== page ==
Putin lauds de-dollarization in trade with Asian partner

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The share of ruble-dong settlements in mutual trade has been steadily rising, the president says

Around 60% of transactions between Russia and Vietnam are now carried out using the countries’ respective currencies, bypassing the US dollar and euro, according to Russian President Vladimir Putin.

Russia’s head of state made the remarks in an article for the official newspaper of the Communist Party of Vietnam ahead of his two-day visit to the Southeast Asian country, published on the Kremlin website on Wednesday.

Putin noted that the two countries were paying serious attention to enhancing mutual trade and promoting investment, particularly in the Russian ruble and the Vietnamese dong.

“Such transactions accounted for more than 40% of bilateral trade last year, and in the first quarter of this year their share rose to almost 60%,” the Russian leader said, adding that this was in line with the global trend towards phasing out the use of “widely discredited currencies” in international trade and investment.

Putin acknowledged the importance of the Vietnam-Russia Joint Venture Bank, which was set up by the two countries in 2006 with the aim of strengthening their economic ties.

Citing official statistics, the Russian president said that bilateral trade rose by 8% in 2023 and continues to grow, adding that the energy sector remains a strategically important area of cooperation.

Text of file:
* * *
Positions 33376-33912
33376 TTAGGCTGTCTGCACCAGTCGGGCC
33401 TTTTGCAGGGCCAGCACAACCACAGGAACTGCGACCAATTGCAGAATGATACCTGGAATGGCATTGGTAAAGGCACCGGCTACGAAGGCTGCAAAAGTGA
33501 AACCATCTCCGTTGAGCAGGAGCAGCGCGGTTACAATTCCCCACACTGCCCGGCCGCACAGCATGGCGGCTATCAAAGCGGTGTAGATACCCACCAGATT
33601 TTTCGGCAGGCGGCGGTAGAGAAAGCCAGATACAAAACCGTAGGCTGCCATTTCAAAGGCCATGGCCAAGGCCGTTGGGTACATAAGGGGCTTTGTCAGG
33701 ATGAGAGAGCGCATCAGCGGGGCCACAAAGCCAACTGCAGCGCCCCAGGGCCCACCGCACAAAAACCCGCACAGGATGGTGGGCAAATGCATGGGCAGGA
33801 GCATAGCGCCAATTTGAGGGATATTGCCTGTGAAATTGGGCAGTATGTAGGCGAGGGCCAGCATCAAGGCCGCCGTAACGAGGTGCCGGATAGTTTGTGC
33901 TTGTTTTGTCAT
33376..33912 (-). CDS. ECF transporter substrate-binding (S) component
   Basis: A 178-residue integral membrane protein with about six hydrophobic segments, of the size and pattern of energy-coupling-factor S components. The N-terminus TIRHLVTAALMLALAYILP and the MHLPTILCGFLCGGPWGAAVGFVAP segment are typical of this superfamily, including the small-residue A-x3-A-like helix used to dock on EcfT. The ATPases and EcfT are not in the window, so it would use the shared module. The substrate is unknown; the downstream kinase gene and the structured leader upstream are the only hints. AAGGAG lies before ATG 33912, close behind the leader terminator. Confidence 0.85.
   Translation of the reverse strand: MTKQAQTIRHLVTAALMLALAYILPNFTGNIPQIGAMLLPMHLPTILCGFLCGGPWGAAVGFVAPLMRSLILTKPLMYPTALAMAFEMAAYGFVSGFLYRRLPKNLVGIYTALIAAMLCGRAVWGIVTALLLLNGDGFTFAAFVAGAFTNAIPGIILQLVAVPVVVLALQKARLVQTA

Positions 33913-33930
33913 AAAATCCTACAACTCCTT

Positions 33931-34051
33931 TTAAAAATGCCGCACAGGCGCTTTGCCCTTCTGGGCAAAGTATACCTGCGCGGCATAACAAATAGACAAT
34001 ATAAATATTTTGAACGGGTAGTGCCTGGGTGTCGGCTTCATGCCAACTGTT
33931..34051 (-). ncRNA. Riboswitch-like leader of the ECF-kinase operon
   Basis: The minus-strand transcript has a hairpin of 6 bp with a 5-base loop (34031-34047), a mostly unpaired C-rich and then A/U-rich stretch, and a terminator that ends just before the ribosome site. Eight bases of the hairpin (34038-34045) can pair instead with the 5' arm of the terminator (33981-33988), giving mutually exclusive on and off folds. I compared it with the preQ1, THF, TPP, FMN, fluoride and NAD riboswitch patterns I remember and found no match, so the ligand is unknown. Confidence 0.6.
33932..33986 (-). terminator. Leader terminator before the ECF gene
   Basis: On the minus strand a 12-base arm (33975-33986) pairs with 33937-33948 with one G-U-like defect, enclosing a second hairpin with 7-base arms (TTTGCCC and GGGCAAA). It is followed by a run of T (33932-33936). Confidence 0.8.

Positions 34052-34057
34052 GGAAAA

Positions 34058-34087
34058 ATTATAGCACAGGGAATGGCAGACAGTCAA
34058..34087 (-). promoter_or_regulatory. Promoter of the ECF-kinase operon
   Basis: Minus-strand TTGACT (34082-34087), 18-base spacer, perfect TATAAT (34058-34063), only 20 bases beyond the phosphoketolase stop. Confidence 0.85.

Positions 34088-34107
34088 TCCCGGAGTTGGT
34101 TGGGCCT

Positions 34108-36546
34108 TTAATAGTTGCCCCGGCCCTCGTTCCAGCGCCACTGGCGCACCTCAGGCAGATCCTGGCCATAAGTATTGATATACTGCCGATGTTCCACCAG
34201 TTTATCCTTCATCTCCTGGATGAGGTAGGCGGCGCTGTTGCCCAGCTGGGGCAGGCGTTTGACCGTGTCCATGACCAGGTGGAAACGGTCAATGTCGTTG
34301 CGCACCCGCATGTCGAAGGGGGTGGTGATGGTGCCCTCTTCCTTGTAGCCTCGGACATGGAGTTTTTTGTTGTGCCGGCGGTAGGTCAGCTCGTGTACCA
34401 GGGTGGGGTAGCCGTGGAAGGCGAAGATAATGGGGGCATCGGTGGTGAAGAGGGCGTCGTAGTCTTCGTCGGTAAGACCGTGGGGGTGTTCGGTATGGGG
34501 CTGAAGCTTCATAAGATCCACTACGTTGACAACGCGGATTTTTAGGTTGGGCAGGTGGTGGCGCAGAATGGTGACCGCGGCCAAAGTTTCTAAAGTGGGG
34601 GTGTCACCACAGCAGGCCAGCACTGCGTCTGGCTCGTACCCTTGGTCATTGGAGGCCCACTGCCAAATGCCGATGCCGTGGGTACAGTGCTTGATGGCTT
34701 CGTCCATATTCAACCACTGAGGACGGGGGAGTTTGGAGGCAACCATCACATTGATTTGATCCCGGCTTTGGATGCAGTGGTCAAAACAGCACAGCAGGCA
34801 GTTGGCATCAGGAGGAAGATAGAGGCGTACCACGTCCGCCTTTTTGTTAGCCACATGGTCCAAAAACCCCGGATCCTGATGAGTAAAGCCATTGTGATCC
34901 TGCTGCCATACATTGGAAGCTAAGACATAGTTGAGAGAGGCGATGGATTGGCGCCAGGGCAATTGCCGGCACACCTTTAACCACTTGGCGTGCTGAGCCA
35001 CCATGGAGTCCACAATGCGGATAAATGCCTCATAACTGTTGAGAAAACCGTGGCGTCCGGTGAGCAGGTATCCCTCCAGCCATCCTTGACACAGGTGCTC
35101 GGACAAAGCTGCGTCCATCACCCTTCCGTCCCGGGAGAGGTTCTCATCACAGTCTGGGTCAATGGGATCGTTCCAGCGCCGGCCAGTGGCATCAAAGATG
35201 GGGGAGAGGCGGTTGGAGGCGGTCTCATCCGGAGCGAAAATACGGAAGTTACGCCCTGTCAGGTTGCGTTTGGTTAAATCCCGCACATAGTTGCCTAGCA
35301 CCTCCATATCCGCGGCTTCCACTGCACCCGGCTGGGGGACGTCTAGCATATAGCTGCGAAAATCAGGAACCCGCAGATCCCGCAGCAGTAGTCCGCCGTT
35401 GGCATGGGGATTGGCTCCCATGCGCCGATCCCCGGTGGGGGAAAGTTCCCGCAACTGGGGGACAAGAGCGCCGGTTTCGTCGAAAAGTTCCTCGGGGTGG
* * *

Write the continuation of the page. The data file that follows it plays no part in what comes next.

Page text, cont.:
“Food, mineral resources, machinery and equipment are exported to Vietnam. Many Vietnamese goods, including clothing, fruits, vegetables and other agricultural products, are in demand on the Russian market,” Putin stated, lauding the role of the free economic trade agreement between the Russia-led Eurasian Economic Union (EAEU) and Vietnam.

The EAEU, established in 2015, is based on the Customs Union of Russia, Kazakhstan, and Belarus. It was later joined by Armenia and Kyrgyzstan. In 2016, Vietnam officially became the first non-regional country to become a free-trade partner of the bloc. The group also has three observer states: Cuba and two other former Soviet nations, Moldova and Uzbekistan. Iran is also expected to join the EAEU.

The union is designed to ensure the free movement of goods, services, capital, and workers between member nations.

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